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This method is intended for use in determining the effect of oil on oil-resisting insulation and sheath of insulated wire and cable. The procedure may be used for determining the resistance of insulation and sheath to oil at any desired temperature. The tensile strength and elongation, or other characteristic used for determining the degree of deterioration is determined immediately after exposure of the material.
The pass/fail criteria are defined by the individual wire specification. This test is often included as part of comparative testing to determine if there is a performance gain with a new wire/cable product.
The following properties can be changed with this test method:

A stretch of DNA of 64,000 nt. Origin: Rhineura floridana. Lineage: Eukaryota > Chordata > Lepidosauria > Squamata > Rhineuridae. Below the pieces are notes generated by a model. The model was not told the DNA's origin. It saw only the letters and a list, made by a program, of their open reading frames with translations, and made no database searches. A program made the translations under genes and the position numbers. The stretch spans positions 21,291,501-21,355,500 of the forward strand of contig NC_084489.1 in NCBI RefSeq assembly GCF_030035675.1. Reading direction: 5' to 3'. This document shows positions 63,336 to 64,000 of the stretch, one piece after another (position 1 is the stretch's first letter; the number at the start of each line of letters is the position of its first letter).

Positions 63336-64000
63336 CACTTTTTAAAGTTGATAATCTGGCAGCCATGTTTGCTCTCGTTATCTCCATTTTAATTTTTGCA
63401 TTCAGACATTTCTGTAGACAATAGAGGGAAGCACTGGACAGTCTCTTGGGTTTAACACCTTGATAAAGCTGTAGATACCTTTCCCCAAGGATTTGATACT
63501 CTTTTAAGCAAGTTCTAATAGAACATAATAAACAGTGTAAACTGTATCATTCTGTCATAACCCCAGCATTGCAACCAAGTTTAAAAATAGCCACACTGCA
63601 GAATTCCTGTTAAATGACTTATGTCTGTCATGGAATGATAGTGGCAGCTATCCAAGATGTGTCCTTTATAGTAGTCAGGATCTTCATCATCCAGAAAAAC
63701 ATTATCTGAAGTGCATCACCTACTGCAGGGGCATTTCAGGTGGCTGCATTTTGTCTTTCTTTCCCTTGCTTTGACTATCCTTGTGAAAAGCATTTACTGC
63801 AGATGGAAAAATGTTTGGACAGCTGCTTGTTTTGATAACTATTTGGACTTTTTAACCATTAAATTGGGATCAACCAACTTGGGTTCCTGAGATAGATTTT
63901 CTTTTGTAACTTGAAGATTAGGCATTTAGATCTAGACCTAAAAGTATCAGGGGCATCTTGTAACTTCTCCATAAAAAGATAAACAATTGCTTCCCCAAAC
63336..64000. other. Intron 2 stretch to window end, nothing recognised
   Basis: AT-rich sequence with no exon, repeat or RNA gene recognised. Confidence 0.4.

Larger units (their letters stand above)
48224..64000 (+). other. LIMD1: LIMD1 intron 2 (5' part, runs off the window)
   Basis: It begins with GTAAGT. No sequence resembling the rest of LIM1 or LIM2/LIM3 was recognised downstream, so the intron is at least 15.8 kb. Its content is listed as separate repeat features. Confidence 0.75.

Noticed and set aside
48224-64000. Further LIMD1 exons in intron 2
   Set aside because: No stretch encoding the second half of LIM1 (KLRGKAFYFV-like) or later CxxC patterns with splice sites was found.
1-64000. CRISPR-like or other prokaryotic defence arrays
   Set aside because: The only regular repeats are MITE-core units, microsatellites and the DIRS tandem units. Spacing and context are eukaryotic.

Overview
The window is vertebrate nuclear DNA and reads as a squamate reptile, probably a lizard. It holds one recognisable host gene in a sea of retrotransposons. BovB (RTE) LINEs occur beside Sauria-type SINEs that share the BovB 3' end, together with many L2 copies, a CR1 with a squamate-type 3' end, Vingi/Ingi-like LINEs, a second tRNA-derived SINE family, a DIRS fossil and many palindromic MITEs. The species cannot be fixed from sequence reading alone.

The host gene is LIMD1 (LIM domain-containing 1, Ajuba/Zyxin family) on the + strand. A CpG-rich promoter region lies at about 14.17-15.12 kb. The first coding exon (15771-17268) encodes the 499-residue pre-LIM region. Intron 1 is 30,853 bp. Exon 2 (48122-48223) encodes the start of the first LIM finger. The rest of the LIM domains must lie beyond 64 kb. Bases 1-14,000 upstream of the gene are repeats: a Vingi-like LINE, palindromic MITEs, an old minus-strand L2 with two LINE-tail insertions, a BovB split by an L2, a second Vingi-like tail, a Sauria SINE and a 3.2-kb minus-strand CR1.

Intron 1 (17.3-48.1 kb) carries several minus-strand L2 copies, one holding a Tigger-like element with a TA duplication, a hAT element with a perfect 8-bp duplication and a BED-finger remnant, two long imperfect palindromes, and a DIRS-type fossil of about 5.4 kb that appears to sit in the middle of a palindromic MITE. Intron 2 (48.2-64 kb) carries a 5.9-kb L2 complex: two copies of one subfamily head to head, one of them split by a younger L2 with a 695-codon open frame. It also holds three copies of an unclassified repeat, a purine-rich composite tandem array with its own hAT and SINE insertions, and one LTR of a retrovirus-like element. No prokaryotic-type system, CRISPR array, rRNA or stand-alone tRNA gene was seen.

- Number of specimen tested
- Exposure fluid
- Exposure temperature
- Exposure mechanical and/or electrical stresses
- Post-exposure assessment methods
Perform visual examination of the specimen. Record any observed defects.
Unless otherwise specified in the detail specification, the test shall be carried out at a temperature of 121 degrees Celsius for a period of 18 hours.
Place the specimen into the liquid for the specified exposure duration.
At the end of the immersion period, the specimen shall be removed, placed immediately in a fresh supply of the same liquid at room temperature and allowed to remain for 35 minutes.
At the end of the cooling period, the specimen is cleaned, dried, and subjected to tensile strength and elongation test.
Perform tensile strength and elongation tests on unaged specimen.
Report the number of specimens tested, elevated exposure conditions, and results of post-exposure assessments.